SL Green Realty is not in negotiations to buy New York REIT, contrary to published reports from December, a spokesperson for the Marc Holliday-led company told The Real Deal Thursday.
Bloomberg reported in early December, citing unnamed sources, that SL Green, the city’s largest commercial landlord, was close to finalizing a deal to buy the troubled real estate investment trust, which had been under pressure from investors following an accounting scandal and subsequent management shake-up.
New York REIT’s portfolio in the city includes 23 properties and about 3.4 million square feet, 97 percent of which is located in Manhattan. The SL Green spokesperson declined to comment on whether a deal was ever in consideration, citing company policy.
But some who follow the company said they could see why New York REIT would not be an attractive buy for SL Green.
New York REIT’s assets “fit well into a New York City office portfolio,” said Alexander Goldfarb, an analyst at Sandler O’Neil, “but there are no must haves. If they could do this deal a really good price they probably would but I don’t see them paying top dollar to get something done.”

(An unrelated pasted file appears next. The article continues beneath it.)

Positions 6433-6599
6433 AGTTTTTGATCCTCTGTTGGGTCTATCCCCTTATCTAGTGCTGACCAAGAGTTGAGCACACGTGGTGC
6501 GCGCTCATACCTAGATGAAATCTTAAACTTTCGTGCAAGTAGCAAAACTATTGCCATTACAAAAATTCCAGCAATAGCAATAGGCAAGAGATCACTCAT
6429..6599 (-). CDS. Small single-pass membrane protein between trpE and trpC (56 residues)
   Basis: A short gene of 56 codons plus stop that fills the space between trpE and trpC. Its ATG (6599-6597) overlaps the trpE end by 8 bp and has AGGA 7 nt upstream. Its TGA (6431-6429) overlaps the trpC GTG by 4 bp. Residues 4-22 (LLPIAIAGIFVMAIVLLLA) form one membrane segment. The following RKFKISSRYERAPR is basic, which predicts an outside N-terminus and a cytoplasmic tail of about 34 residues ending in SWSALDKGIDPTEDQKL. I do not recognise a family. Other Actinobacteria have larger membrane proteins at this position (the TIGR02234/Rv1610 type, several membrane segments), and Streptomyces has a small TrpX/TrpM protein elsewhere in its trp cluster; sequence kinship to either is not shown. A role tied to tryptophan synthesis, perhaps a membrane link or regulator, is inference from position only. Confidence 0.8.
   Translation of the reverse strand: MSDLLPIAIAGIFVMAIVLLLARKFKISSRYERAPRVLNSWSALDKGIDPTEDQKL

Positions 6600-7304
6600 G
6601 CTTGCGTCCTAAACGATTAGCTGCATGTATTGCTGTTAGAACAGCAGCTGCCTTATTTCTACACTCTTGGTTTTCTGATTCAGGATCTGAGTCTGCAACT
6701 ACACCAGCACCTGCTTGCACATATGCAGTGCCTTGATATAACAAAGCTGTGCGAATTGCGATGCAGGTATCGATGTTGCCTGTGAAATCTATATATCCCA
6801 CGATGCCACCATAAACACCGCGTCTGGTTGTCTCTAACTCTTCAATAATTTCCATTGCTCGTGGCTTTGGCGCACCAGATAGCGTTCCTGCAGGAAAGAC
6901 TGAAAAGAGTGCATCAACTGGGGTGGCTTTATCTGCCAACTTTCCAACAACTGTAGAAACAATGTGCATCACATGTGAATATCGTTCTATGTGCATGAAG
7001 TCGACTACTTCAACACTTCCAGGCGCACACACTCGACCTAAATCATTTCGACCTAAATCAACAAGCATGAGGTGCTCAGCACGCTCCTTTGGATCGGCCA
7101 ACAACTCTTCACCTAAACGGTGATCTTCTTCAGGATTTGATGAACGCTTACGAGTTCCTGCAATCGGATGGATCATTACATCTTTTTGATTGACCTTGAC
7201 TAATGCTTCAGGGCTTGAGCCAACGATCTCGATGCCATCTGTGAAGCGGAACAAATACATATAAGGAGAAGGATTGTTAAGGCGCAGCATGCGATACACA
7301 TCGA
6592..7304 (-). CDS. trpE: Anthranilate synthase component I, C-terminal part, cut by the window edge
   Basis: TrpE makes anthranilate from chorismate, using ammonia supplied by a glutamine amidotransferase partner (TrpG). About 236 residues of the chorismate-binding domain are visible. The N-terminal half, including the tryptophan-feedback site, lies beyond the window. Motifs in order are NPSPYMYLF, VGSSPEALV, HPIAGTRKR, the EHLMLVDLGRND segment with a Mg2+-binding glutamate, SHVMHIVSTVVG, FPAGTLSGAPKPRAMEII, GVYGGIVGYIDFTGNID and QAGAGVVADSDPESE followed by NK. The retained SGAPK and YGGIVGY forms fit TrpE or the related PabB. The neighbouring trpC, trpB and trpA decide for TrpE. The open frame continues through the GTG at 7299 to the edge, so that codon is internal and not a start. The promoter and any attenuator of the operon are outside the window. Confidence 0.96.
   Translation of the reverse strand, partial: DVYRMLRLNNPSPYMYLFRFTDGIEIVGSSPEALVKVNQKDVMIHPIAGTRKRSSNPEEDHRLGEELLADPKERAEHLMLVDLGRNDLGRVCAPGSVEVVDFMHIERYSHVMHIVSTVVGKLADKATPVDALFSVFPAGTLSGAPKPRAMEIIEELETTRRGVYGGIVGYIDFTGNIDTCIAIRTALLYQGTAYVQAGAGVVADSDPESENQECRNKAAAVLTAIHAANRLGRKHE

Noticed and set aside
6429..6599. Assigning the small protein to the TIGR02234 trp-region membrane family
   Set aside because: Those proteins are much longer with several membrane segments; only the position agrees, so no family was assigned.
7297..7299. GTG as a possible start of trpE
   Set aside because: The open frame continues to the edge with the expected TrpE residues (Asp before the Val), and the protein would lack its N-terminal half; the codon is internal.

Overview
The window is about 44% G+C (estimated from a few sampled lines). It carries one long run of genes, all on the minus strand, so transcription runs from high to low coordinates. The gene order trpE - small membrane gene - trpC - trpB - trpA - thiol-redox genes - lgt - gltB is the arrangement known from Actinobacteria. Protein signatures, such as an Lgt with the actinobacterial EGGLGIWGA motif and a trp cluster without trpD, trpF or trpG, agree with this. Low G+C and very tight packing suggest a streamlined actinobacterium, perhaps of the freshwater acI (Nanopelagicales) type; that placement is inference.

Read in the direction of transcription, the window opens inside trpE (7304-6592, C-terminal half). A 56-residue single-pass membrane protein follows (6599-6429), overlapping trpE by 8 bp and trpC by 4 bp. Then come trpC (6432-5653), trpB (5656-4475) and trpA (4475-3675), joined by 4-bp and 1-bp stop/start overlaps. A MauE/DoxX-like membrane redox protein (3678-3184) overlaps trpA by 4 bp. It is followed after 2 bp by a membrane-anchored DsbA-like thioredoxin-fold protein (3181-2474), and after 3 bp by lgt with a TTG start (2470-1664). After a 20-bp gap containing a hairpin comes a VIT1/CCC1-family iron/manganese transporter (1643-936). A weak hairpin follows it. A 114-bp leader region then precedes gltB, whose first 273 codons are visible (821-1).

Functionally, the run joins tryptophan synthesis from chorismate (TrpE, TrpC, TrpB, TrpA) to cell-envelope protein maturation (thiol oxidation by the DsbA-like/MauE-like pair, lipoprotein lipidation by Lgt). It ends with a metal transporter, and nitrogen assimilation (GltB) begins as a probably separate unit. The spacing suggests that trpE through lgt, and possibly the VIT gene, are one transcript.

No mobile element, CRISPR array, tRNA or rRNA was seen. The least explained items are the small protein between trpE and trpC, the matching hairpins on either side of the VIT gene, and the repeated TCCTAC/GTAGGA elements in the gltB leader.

Among New York REIT’s most valuable assets are Worldwide Plaza and 1440 Broadway, both of which it purchased amid a spectacular acquisition spree in 2013.
Nicholas Schorsch, the man who led that spree, resigned as executive chairman of the company more than a year ago following news of an accounting scandal at American Realty Capital Properties, for which he also served as executive chairman.
Sheila McGrath, an analyst with Evercore ISI, said that amid declining REIT share prices, companies such as SL Green — whose share price fell more than 16 percent between Dec. 8 and Jan. 20 (to $96.63 from $115.08) — could be facing too much competition from private buyers willing to pay much higher premiums for well-performing assets.
“With most REIT share prices trading below net asset value, we would be surprised to see a public REIT as a buyer of NYRT, unless it teamed up with other partners and the bid required no equity issuance from the public REIT,” she said, declining to comment on SL Green specifically. “Private equity, pension funds and sovereign wealth funds would be more likely to have a more competitive bid than a public REIT.”
Eastdil Secured continues to market New York REIT for sale.
Source: The Real Deal